David Fisher: At present, any decision we take, for example to revoke a company’s licence, the company has the right to appeal, as it should. While the appeal process continues, it has the right to continue in business. Appeals can last anywhere from six to nine months for simple cases to 18 months and beyond for more complex cases. The power to suspend will not remove that right to appeal. I imagine that we will be using the power to suspend sparingly.

Q266 Justin Tomlinson: Can we put it in context? If I am right, about 200 licences have been taken away. If you’d had those quicker powers, what difference would that have made in hindsight?

David Fisher: In absolute terms, I don’t imagine that it would make a huge amount of difference to the absolute number of cases. The thing about the power to suspend, which is a power that we have asked for and a power that we plan to use, is that it is quite narrowly defined, and it is defined in terms of urgent necessity to act. It is not there, for example, to stop the appeal process. In the majority of cases where we have revoked a company’s consumer credit licence, I imagine that, if we look back historically, it would not have been appropriate.

Q267 Chair: What does that mean-urgent necessity to act? If it had not been appropriate, it looks to me like you do not have the right powers.

David Fisher: If a lender or a debt collector-let us take a debt collector because there is a lot of interest at the moment in the practice of debt collectors. If we had evidence that the debt collector was using here and now threats of violence against people, that would be an urgent necessity for us to intervene to suspend the licence and to get that debt collector out of the market immediately. We would not allow them the luxury of the appeal process-

Q268 Chair: Okay. Give me an example of what would not be allowed-where you would have to go through the old regime with them carrying on. Give me an example of the sort of practice where you would be taking action to revoke the licence, but you would not be able to use this urgent and necessary action, or whatever it is.

David Fisher: If we had, for example, some doubts about whether a company was conducting appropriate affordability assessments, or if we had doubts about whether a company was giving borrowers the necessary information about the loans that they were going to take, both the Consumer Credit Act and the associated regulations in our guidance are reasonably specific in many respects about what is required of you. For example, it might be about whether or not you are showing the APR in your advertisements. There are a number of practices that people can engage in that might call into question whether they remain fit to have a consumer credit licence, but there is not the urgent need to remove that licence.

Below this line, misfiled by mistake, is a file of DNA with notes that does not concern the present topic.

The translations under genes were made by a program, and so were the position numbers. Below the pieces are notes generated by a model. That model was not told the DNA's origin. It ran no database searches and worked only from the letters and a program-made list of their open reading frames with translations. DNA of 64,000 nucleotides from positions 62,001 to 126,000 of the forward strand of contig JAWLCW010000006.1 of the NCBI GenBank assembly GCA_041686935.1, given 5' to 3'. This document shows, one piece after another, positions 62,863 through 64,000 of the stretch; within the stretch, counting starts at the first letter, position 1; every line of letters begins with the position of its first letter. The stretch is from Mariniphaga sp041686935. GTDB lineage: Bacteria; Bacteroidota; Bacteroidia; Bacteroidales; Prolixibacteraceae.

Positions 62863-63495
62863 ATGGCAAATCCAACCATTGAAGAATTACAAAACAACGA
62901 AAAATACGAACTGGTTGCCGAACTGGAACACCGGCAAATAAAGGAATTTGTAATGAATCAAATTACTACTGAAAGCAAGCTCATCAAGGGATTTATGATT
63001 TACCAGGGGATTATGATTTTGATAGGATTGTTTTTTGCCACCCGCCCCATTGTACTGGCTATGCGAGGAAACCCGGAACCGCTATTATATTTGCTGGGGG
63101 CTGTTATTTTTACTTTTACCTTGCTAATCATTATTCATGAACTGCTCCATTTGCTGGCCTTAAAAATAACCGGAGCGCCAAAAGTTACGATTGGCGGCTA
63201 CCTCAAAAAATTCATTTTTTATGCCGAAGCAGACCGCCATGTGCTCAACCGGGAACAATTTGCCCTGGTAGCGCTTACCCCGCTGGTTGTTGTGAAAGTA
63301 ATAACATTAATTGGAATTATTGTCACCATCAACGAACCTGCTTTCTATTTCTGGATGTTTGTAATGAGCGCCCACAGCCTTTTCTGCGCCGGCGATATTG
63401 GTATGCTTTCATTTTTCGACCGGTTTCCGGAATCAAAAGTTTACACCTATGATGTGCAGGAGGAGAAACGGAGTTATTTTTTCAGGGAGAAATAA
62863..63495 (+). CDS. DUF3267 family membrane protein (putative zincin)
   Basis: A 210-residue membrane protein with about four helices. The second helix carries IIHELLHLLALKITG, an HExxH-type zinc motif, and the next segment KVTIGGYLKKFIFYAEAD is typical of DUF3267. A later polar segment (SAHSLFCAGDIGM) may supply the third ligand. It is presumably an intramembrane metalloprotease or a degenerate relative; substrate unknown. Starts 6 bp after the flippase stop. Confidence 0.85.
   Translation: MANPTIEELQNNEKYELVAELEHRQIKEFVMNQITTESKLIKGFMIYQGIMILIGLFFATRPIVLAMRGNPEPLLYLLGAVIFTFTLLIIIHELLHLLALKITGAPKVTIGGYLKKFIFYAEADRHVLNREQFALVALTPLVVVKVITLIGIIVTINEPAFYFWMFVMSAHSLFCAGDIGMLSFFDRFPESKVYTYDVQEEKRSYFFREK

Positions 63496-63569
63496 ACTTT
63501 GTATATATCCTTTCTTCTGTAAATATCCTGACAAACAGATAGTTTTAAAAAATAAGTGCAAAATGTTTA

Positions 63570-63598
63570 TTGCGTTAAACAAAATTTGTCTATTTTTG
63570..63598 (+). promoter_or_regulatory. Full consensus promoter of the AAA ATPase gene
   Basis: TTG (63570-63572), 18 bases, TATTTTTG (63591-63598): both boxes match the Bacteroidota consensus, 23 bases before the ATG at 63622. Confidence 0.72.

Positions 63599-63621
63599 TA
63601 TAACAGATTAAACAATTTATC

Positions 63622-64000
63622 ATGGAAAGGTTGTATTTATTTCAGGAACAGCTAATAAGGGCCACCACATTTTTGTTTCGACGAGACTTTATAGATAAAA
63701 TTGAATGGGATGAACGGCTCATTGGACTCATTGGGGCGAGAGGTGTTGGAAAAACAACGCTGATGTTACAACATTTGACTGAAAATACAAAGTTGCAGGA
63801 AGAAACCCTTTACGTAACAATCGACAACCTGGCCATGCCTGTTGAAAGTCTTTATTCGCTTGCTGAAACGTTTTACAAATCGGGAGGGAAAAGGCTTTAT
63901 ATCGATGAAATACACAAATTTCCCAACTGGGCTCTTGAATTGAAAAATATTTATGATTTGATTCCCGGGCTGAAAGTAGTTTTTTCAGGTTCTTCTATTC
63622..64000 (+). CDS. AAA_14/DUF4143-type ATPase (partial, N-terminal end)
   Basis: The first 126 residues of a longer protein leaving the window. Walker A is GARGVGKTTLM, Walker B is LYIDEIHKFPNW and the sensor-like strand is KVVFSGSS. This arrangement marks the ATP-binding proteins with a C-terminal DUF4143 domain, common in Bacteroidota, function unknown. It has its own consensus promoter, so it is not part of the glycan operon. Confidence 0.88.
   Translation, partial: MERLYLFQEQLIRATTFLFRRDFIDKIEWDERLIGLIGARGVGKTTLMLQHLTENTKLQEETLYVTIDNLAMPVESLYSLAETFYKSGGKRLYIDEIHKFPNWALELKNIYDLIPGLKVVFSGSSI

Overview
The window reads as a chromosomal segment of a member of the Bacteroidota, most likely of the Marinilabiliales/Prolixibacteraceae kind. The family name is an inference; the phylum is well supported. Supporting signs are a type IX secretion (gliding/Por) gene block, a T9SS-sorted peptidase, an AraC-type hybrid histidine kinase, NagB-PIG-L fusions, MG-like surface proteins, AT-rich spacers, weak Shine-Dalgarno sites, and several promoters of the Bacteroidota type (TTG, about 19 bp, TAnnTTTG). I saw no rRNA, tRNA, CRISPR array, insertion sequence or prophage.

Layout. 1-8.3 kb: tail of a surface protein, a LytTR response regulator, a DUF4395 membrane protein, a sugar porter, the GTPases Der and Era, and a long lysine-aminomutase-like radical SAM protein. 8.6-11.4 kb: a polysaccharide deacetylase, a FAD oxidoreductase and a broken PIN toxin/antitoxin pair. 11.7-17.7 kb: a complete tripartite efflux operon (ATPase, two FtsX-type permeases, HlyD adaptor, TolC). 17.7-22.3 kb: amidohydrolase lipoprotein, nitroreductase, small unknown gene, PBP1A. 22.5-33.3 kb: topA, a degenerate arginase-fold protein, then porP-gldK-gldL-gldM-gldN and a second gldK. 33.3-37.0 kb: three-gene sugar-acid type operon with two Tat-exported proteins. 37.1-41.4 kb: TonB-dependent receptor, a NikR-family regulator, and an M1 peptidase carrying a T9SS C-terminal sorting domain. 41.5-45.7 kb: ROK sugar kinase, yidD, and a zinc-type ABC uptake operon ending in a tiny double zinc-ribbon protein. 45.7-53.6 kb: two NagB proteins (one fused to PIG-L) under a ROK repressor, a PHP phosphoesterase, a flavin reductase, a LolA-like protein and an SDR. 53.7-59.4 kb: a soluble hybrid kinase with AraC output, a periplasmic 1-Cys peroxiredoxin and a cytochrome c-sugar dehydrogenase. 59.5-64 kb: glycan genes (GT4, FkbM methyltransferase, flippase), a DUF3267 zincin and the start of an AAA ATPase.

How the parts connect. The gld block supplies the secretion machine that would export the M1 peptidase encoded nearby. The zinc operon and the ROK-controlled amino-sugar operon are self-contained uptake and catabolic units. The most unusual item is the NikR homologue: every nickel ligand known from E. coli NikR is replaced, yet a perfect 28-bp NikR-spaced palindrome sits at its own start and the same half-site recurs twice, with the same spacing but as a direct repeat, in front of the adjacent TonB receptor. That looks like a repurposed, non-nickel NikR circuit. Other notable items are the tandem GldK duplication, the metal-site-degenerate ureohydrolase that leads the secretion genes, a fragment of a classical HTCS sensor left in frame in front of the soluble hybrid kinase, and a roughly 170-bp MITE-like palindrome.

Q269 Chair: Let me just take Provident. We all know that the "Provies" hang around on your doorstep. It is the longest established company. I was shocked to find that 15%-I think it was 15%-of their clients were on benefits. I was absolutely appalled to find that 13% of their clients benefit from the social fund, because that is the poorest of the poor. I was appalled to hear from our officials that when they had gone round with a guy from the Provy, he was encouraging new loans by saying, "Isn’t it your daughter’s birthday next week-wouldn’t you like to take out a bit more money?"-I think that was the example that you gave me, Alex. That seems shocking practice to me. I don’t understand why you have not revoked their licence and I don’t understand how that practice is seen as acceptable. Where are the boundaries between the two? Okay, it is not urgent, but how on earth have they continued? I don’t believe that their clients understand the extent of the interest they are charged; I don’t believe their clients understand the impact of borrowing more money. I don’t believe their clients understand the affordability, or understand APR.